Bar Council wants a dress code for law students

By Gargi Verma
 @MissGVerma

The Bar Council of India has serious concerns regarding the professional experience imparted by the various law colleges and university in the country. In a letter dated April 7, the Council has addressed the various principals and registrars of all law colleges and universities in the country. The letter deals with the issue of necessitating dress codes in colleges and encouraging a regular moot court attendance.

The letter by Ashok Kumar Pandey, Joint Secretary of the Bar Council of India addresses two issues, one of the moot and the other, a raging issue a few months ago, about dress codes. His letter quotes the Legal Education Committee’s decisions and recommendations made in October 2015. Sources believe that the letter has been sent to reaffirm the Bar Council’s position with the law colleges. “The council is not exactly happy about the lack of hands-on experience the law students get. The dress code has been a burning topic since some time now,” said an official at the Maharashtra Bar Council.

The Legal Education Committee had decided in October, at the behest of the Madhya Pradesh bar council, that while the universities and colleges have the right to decide if they wish to impose a dress code on the students, they would recommend a dress code of white shirt and black/grey/brown trousers to the universities. While most of the universities ignored the guidelines, some decided to implement a specific dress code for events.

However, in April, National Law School of India University (NLSIU) Bengaluru had an incident where a professor had commented on the shorts worn by a female student. “The comments made were sexist and hurtful. Many of us wear shorts everyday to college, but Professor V Nagaraj made hurtful comments, causing aspersions on her character,” said a third year student of NLSIU. Many believe that this incident made the Bar Council resend the letters, asking them to reconsider the dress codes in their colleges. The letter reads, “It has been found that the standard of dresses by the students of law all over the country is detracting and which does not give impression of proper dress code discipline especially for the professional education.” It further recommends, “The matter is left to each university/college to decide in respect of dress code what is feasible befitting the profession in this regard. It would be preferable if the college followed dress code of white shirt with trousers (white/black/grey).”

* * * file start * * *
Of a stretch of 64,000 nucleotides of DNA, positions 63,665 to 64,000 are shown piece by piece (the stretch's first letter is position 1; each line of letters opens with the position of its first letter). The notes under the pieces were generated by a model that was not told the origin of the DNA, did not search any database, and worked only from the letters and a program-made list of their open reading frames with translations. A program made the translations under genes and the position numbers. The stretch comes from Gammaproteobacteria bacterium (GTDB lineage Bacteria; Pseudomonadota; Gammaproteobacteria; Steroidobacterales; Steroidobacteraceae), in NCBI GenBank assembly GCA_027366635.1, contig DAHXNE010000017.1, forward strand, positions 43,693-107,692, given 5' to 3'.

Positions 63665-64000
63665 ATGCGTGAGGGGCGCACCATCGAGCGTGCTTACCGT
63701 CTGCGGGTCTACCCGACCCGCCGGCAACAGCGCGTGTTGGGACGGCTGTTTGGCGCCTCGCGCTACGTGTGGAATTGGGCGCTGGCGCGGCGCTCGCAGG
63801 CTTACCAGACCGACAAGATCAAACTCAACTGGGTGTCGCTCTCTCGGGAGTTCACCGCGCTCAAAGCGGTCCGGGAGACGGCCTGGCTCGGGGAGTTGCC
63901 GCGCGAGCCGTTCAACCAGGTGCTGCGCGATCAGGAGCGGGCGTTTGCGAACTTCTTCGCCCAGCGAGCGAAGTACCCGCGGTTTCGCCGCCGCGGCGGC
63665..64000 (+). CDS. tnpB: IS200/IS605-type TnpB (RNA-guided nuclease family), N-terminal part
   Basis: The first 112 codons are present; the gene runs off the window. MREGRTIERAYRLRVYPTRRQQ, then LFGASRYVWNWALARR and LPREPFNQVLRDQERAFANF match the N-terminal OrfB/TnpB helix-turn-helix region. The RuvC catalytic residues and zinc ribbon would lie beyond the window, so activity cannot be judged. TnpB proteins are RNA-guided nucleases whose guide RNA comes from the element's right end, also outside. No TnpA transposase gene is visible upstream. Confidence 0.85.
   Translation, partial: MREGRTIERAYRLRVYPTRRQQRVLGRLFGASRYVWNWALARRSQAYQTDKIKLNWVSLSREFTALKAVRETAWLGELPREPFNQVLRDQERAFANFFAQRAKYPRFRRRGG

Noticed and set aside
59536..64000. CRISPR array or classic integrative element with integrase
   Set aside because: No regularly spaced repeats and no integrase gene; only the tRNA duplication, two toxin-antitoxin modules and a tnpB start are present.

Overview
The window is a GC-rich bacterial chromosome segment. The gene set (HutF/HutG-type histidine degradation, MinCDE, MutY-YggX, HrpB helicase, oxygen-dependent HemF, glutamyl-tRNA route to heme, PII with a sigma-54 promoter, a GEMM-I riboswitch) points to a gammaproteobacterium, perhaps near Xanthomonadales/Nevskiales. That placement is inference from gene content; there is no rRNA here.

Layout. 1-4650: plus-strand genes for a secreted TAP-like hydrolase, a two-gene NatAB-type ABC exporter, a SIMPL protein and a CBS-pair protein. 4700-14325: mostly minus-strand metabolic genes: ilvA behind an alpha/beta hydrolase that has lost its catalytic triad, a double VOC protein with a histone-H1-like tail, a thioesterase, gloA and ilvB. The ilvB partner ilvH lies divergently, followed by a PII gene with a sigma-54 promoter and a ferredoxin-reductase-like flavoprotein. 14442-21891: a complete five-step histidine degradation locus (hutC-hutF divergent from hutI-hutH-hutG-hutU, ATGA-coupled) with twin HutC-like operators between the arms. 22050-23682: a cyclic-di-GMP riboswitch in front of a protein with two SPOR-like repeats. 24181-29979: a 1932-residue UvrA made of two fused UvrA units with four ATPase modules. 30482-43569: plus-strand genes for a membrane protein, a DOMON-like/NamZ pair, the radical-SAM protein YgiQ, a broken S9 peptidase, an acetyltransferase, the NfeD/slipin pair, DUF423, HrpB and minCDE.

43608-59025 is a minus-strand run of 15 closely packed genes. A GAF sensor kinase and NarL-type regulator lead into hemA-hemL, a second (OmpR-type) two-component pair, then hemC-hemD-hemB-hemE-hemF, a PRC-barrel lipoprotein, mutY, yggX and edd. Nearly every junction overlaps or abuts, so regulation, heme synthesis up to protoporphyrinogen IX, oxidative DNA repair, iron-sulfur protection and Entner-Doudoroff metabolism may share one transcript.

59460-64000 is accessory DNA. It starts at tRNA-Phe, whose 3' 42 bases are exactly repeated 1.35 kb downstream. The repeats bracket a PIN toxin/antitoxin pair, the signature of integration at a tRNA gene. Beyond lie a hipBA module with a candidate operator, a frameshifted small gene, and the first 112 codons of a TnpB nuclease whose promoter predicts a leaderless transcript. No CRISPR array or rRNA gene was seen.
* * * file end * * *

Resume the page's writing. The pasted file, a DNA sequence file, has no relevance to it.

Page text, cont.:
Regarding Moot sessions, the letter reads, “It has been repeatedly communicated by various orders to all the law colleges through circular that each college must communicate to the Bar Council of India how many times the school have participating in moot court during each semester.” While some colleges have certain rules making a number of moots for the students compulsory, many leading colleges keep moot sessions a voluntary activity.

According to law students across the country, while moot sessions provide enough practice and experience, they are a burden on the course work and even the students’ pockets. “While college does not force us to participate, there aren’t enough cookie points for the students who actively participate. Their attendances or even cost of travel are not compensated. This makes Moot sessions a troublesome affair and not something we look forward to,” said Chetan Priyadarshi from the ILS Law College Pune.

While the institutes in Pune have denied receiving such a letter, the students, when informed are not too happy with it. An ILS student, on condition of anonymity, said, “Uniforms have never been a must. Of course every college has their own dos and don’ts, but they have never been a unified code. It is a form of oppression, in a way.” An NLSIU student supported this, by stating, “We are supposed to concentrate on studying. Why make compulsions when they are not necessary? Moots have always been voluntary and students generally take active participation in it.”

gargi.verma@goldensparrow.com


Originally published at thegoldensparrow.com.